Every once in a while, I go down a memory lane trip regarding my beloved mother. Today was such a journey. I sat here and remembered how many years ago my mom used to play Carly Simon’s song “You’re so Vain” with much heart and zest. She loved the song and got a kick out of the zinger that Carly threw out there. Me, I never really cared for the song. Yet, today while hopping along memory lane, I but believe that the song may resonate with many little bits of life. I mean, don’t we all know that someone that is that vain? Don’t we all know that someone (or two) who does think everything is about them?
You’re so vain
You probably think this song is about you
You’re so vain, you’re so vain
One of the funniest things that has happened is when you are whispering to another person about the latest Sex in the City episode (well, that would have been ages ago) and a person nearby truly believes that you are whispering about them instead of the television episode. I am truly tickled by such paranoia. Or is it vanity? Or is it vanity laced with paranoia?
Supposedly, Carly Simon’s song is about Warren Beatty. But we are not 100% sure on that. However, Carly Simon offered the identity of the so-called vain person to the highest bidder in a charity auction. Or was it that she offered a letter in the name. And that letter was “E”. Anyway, regardless of whether the song is about Warren, which is the widely held belief, the true identity barely matters. First off, it is already widely decided that it is Warren. Perception can make reality. He was also known for being vain. Second, as a writer, we know that often times our fictional characters are compilations of a multitude of people. We often Frankenstein our creations. Third, even when your whispered conversation is not about that person that overheard your Sex and the City discussion, doesn’t it become about them anyway because they readily identified something as being self-descriptive. You see what you want to see, or rather, what you feel deep down may be true that you cannot readily admit. It is all in the head and membrane-to quote Cypress Hill.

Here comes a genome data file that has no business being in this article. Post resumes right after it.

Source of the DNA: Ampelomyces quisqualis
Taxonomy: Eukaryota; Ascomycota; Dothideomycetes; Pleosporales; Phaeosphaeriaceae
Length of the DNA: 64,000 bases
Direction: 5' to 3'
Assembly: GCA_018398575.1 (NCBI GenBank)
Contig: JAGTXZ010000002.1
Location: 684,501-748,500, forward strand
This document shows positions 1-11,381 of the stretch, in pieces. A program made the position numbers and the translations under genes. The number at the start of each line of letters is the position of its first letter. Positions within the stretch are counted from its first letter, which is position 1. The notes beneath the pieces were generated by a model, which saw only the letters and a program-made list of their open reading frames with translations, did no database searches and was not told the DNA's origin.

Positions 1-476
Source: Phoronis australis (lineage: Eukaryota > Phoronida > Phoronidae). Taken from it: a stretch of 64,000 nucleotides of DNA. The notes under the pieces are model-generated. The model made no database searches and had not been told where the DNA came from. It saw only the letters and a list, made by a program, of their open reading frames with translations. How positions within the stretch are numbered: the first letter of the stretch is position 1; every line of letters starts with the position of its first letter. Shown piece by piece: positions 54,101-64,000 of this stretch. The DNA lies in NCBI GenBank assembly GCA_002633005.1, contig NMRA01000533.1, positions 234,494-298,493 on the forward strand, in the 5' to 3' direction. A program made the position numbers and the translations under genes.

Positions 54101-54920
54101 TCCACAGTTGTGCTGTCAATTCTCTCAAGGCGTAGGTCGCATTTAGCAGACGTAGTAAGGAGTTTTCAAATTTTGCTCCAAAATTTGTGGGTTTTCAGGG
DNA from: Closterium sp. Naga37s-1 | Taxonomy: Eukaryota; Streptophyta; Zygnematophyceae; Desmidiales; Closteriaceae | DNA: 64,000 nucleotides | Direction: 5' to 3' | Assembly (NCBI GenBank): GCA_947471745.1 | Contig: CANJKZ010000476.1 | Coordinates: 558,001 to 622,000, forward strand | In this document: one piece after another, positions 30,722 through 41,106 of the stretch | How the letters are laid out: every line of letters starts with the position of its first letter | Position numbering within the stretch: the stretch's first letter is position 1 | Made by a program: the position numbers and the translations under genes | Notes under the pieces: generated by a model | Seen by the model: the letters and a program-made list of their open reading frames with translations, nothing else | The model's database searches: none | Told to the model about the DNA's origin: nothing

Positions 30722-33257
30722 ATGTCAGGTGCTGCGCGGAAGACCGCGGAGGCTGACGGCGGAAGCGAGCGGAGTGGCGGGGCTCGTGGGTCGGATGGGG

Does any of this make sense? Does it matter? I may be too sugared up right now on my microwaved s’mores to even understand what it is that I am writing. And isn’t that upheaval a grand part of the beauty of writing. Even when at times you don’t understand yourself, others find a piece for themselves. We are all Alice in Wonderland even if Lewis Carroll lived a century earlier and didn’t personally know us. Alright now. I am going back to my chocolate and if it decides to sing a song about a person who occasionally eats chocolate with no real love of it, I will not take it personally although I will know that the song is about me.